"No need to be unkind, Just Me. Sounds like you might know something about storaging potatoes. Do you have any helpful tips to share?"
Karen Mary on Monday 11 November 2019
"*storing*"
Karen Mary on Monday 11 November 2019
"Thanks so much for your article! Our crawl space stays right at 50 degrees and is quite humid. We use 1/2 in wire over top of old dresser drawers to keep mice out :)"
Elizabeth Sweet on Sunday 29 March 2020
"first time potato grower, and no nothing about curing , I harvested my yokon golds and they look fine, but I have them in my kitchen and they are green with some dark spot, not sure what to do "
Phyllis WILLIAMS-LANE on Tuesday 1 June 2021
"My advice is to regularly buy potatoes in small quantities from the supermarket and there is no need to store them. I've tried various methods to store them and they don't work. I believe many people post what they have read elsewhere without any personal experience."
Murray on Monday 14 June 2021
"After digging, I wash the dirt off with garden hose. I then lay the potatoes out on the deck to air dry the water on the outer skin for a few hours. Then I move them to the garage floor and cover the windows completely to block out all light. I leave them there for a month and than sort by damaged/undamaged and store in cardboard boxes on the floor of the garage for the winter. The boxes (6-8) are packed closely together and covered with an old sleeping bag. I then erect a small "tent" over them with a tarp and sticks so that a lamp or two with 60 watt bulbs can be used to keep them from freezing when the temperature in the garage drops close to freezing. I monitor the temperature through the winter and only turn the lamps on when needed. For years I've been able to successfully store 200 lb. of potatoes until planting time in spring and don't get any sprouting until at least May when it's time to plant. The winter temperatures range from -10 to -20 C here."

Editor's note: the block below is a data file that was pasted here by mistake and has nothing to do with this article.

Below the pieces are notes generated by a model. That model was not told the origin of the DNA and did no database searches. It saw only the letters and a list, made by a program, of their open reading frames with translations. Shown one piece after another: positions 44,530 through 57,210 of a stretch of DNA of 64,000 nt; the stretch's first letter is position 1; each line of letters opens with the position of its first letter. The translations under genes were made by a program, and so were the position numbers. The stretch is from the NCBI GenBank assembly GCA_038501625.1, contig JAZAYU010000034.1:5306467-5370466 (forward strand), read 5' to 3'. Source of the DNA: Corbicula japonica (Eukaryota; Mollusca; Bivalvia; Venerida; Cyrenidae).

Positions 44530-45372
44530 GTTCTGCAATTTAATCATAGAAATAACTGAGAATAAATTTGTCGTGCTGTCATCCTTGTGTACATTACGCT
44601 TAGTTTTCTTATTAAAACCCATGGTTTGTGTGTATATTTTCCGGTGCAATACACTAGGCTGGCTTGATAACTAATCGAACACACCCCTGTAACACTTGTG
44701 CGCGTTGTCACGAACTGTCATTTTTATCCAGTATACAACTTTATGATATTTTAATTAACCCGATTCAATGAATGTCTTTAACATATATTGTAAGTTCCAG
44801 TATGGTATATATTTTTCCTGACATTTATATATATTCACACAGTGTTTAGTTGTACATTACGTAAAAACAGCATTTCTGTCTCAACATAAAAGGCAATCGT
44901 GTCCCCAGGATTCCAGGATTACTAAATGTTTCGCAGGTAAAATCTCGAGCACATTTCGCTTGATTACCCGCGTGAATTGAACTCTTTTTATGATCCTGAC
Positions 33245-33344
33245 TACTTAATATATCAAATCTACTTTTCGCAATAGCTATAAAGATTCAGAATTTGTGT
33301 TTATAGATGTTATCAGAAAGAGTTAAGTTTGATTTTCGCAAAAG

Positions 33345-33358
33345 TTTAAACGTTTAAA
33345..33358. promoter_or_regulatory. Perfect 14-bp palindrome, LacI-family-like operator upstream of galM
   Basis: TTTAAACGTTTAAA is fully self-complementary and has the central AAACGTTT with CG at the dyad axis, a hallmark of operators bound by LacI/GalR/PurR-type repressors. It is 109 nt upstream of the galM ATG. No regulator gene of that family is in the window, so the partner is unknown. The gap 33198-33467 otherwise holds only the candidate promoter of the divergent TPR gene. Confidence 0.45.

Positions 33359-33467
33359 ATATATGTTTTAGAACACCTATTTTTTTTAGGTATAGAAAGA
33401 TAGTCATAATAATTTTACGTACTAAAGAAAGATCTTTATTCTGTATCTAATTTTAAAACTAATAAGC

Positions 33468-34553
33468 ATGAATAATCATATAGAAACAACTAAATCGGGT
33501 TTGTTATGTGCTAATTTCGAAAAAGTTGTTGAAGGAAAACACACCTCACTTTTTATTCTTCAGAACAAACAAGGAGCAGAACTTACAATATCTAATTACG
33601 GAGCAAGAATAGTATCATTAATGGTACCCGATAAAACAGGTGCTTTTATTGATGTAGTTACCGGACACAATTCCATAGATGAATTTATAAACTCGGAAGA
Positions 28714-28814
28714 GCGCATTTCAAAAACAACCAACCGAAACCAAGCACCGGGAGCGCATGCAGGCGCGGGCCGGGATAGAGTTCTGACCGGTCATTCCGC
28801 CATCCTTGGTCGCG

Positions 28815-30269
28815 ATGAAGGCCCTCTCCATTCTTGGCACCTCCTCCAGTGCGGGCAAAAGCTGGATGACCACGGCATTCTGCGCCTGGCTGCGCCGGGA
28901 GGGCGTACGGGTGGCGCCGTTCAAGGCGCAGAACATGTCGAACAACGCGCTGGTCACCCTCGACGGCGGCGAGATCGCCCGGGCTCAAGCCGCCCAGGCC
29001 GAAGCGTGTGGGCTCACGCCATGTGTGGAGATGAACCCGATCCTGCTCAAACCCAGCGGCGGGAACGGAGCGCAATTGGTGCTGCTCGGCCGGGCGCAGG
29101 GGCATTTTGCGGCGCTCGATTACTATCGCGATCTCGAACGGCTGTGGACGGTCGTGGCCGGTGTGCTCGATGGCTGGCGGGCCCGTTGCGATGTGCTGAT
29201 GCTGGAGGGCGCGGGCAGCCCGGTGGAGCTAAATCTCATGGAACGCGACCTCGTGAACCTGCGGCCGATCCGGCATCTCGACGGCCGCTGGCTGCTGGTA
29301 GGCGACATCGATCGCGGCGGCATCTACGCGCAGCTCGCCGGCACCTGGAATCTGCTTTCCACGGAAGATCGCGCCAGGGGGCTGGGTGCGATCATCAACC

Randy Whelen on Monday 16 August 2021
"I live in the north. The way I handle my potatoes. harvest, leave them in the sun for couple hours to dry, lay them on a table in my shop and cover them with a thick/dark blanket to keep the sun off of them. I let them cure and heal there for a couple weeks or a month. Then if the fall is still warm they go in a burlap sac and into an old fridge set at it's lowest setting( about 10C). Once winter comes and there becomes a risk they will freeze I move them into my attached garage just on the floor and still covered (to block out light ) They will happily last until spring and the uneaten ones sprout and get replanted."
Gotrek on Sunday 22 August 2021
"I meant the fridge on it's Warmest setting... It's an old 50's fridgidaire/appt. sized fridge. I'm sure it's not very efficient. But it's what we have. I used to use an old garbage can dug into the ground so it's an upgrade :) The garbage can worked better probably but it was a pain to insulate and lift the insulation every time I wanted potatoes. And also we outgrew it very quickly."
Gotrek on Sunday 22 August 2021